- The U.S. Supreme Court declined Feb. 24 to take up the appeal of a former Walgreens customer care representative who alleged the company failed to accommodate his religious practices (Patterson v. Walgreen Co., No. 18–349 (U.S. Feb. 24, 2020)).
- The petitioner's appeal arose from the 11th Circuit U.S. Court of Appeals, which upheld summary judgment for Walgreens. Associate Justice Samuel Alito, in a concurring opinion for the High Court, wrote that the case raised two "important" issues regarding the Supreme Court precedent on religious discrimination protections under Title VII of the Civil Rights Act of 1964: 1) "whether Title VII may require an employer to provide a partial accommodation for an employee’s religious practices even if a full accommodation would pose an undue hardship"; and 2) "whether an employer can show that an accommodation would post an undue hardship based on speculative harm."
- Alito noted, however, that the case "does not present a good vehicle" to examine those questions. "I therefore concur in the denial of certiorari, but I reiterate that review of the [issue] should be undertaken when a petition in an appropriate case comes before us," he said.
The Supreme Court established the precedent to which Alito referred in a 1977 case, Trans World Airlines v. Hardison. The court, according to Alito, held that Title VII does not require an employer to make any accommodation for an employee's practice of religion if doing so would post more than a de minimis burden.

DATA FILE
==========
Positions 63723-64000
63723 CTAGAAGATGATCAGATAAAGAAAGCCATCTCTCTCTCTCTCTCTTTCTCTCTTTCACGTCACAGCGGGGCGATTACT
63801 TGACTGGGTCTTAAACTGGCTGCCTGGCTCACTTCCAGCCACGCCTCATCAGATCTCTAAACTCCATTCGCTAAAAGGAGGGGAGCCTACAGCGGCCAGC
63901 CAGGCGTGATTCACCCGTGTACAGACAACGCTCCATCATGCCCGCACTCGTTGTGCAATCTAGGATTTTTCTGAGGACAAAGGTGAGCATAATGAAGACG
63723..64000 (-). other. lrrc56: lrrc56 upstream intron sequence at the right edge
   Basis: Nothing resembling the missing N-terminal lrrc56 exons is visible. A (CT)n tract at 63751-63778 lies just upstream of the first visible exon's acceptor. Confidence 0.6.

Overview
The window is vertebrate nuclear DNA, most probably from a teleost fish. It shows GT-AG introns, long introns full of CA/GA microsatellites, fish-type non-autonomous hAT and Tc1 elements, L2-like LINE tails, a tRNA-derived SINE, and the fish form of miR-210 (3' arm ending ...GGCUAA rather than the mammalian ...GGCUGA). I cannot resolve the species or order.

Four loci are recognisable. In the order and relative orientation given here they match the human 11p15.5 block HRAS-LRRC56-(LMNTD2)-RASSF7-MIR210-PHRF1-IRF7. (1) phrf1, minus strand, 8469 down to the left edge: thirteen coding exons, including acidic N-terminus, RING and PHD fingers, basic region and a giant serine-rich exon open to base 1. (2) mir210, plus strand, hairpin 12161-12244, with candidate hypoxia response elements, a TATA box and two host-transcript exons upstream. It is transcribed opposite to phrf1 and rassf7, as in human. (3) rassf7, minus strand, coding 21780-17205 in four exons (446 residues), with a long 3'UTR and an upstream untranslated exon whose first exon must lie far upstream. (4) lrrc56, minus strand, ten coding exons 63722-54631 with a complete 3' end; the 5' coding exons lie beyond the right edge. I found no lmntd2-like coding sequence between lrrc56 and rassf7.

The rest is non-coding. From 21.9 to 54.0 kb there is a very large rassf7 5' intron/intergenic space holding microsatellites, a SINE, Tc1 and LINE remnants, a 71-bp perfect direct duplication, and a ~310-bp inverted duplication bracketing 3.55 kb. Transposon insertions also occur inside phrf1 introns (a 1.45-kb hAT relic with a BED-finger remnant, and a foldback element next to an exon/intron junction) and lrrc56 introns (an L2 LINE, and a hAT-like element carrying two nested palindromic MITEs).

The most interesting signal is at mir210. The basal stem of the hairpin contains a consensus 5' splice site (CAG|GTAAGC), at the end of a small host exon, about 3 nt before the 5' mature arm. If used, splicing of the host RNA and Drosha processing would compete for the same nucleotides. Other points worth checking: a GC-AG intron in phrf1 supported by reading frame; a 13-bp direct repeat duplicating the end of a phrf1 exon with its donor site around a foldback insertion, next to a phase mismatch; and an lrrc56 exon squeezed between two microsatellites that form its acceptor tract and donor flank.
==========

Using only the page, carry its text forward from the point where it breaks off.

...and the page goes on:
Alito noted that the court received input on Patterson from U.S. Solicitor General Noel Francisco. Francisco pointed to several issues with the Hardison precedent, namely that the court's reading in that case does not represent the most likely interpretation of an "undue hardship," nor did the parties to the case focus on the meaning of the term. Furthermore, neither party to Hardison advanced a de minimis position. "I thus agree with the Solicitor General that we should grant review in an appropriate case to consider whether Hardison's interpretation should be overruled," Alito said.
In recent years, courts have ruled on occasion that requests for time off to accommodate religious practice posed an undue hardship to an employer. This includes a decision weeks ago from a Wisconsin federal district court, which held that a Walmart assistant manager's request to have Saturdays off to observe the Sabbath posed an undue hardship because it meant the store would lack management coverage on those days.
Federal courts have also noted that employees are not entitled to their religious accommodation of their choice. In 2018, for example, the 11th U.S. Circuit Court of Appeals granted summary judgment in favor of an employer that did not provide a truck driver's preferred accommodation to attend Sunday church service.
Employers covered by Title VII must reasonably accommodate an employee's religious beliefs or practices unless doing so would present an undue hardship on the employer's operation of its business, according to the U.S. Equal Employment Opportunity Commission. Discrimination may also occur if employers apply a neutral policy that excludes a protected class of employees, experts previously told HR Dive.